From the spirals of a seashell to the helixes of DNA, patterns exist everywhere in the world around us. Nature is both the greatest artist and the greatest mathematician. Its works of art and science are present in the pattern of a jaguar’s spots and the rhythms of a jellyfish’s pulsations.
While the patterns in nature are mind-bogglingly profound, patterns aren’t limited to the natural world. Did you notice the patterns the last time you looked at the train schedule? What about the prices of your items at the supermarket?
Modern life is often distracting. As you move throughout the world, it’s easy to overlook the patterns surrounding you. But it turns out that looking for patterns throughout your day can be a type of cognitive training.
While you might notice patterns in your surroundings, have you ever taken the time to mark them down? Next time you read a book or magazine, try underlining repeated letters, drawing lines between connected themes, or circling missing items in a series. Do the same next time you look at a train or airline schedule. You might even be able to make both word and number connections on the menu at your favorite cafe.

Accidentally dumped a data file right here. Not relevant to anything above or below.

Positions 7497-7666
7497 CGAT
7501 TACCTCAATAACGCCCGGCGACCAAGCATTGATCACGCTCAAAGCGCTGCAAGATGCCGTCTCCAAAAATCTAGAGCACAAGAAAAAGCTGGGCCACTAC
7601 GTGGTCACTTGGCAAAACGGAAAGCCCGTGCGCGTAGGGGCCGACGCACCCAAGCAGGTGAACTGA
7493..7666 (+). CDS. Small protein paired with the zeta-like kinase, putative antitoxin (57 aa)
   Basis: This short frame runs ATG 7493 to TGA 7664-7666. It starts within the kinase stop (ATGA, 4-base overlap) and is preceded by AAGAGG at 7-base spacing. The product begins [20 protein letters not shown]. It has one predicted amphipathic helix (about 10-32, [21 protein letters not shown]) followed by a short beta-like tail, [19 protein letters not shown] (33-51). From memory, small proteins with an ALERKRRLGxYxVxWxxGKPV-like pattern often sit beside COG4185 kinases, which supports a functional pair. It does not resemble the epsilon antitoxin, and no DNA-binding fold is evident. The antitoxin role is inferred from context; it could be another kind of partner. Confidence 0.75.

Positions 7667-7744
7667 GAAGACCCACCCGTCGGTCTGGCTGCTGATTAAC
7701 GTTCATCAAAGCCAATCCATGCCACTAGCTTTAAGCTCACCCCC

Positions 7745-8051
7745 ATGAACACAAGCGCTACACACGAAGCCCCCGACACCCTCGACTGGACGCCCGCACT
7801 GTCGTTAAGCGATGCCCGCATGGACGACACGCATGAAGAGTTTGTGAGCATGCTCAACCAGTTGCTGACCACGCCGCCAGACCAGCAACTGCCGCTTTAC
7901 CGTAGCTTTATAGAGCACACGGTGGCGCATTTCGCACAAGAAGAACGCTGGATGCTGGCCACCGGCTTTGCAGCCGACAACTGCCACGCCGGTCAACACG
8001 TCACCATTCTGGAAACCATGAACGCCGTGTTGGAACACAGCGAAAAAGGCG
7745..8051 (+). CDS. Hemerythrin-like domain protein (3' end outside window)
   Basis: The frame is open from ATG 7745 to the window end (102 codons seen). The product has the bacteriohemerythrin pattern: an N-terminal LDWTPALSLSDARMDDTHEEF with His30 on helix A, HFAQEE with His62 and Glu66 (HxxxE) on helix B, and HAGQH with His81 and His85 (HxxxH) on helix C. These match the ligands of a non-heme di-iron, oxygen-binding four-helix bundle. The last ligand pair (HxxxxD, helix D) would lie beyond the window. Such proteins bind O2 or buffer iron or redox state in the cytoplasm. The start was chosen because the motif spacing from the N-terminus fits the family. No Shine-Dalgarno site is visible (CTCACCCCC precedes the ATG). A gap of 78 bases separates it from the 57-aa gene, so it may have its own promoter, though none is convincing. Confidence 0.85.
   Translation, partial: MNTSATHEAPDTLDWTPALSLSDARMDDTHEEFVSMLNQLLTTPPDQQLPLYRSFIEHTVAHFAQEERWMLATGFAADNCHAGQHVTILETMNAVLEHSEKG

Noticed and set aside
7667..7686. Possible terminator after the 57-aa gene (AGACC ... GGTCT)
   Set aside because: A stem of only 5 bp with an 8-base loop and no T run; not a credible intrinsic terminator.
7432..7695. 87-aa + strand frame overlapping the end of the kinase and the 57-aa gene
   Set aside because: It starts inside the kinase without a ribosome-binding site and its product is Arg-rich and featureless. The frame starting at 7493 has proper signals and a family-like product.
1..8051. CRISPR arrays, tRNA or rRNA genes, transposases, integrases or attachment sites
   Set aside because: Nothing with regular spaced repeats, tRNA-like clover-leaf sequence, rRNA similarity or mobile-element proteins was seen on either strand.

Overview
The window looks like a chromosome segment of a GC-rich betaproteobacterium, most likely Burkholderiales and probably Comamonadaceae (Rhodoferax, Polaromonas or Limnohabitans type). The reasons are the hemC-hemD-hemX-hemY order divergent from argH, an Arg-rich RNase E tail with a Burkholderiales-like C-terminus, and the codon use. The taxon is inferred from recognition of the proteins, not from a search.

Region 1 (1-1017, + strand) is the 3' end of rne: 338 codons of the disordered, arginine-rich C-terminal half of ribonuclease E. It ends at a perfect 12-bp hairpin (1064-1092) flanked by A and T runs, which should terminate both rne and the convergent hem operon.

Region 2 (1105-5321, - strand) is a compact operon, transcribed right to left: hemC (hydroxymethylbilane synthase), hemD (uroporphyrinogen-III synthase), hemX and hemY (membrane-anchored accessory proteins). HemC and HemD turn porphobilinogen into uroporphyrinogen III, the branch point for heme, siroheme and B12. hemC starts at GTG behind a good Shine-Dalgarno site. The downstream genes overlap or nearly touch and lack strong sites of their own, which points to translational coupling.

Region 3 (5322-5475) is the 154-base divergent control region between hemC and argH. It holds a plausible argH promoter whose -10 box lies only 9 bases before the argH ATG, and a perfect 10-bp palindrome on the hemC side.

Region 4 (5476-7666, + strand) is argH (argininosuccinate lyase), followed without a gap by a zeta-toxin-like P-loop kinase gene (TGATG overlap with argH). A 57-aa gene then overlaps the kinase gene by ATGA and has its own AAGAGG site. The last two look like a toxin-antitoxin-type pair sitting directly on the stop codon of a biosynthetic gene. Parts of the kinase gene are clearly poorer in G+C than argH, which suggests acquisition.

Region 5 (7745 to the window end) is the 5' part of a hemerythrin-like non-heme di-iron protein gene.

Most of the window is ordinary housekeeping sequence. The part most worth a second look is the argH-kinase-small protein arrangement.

This type of pattern finding is called reasoning training. One notable study on cognitive training called the ACTIVE Study trained participants on finding patterns in ordinary places. Participants were encouraged to practice these strategies in individual and group exercises. The study concluded that reasoning training was a protective factor from the onset of cognitive decline, and positive benefits of the training lasted for up to 5 years after the initial training.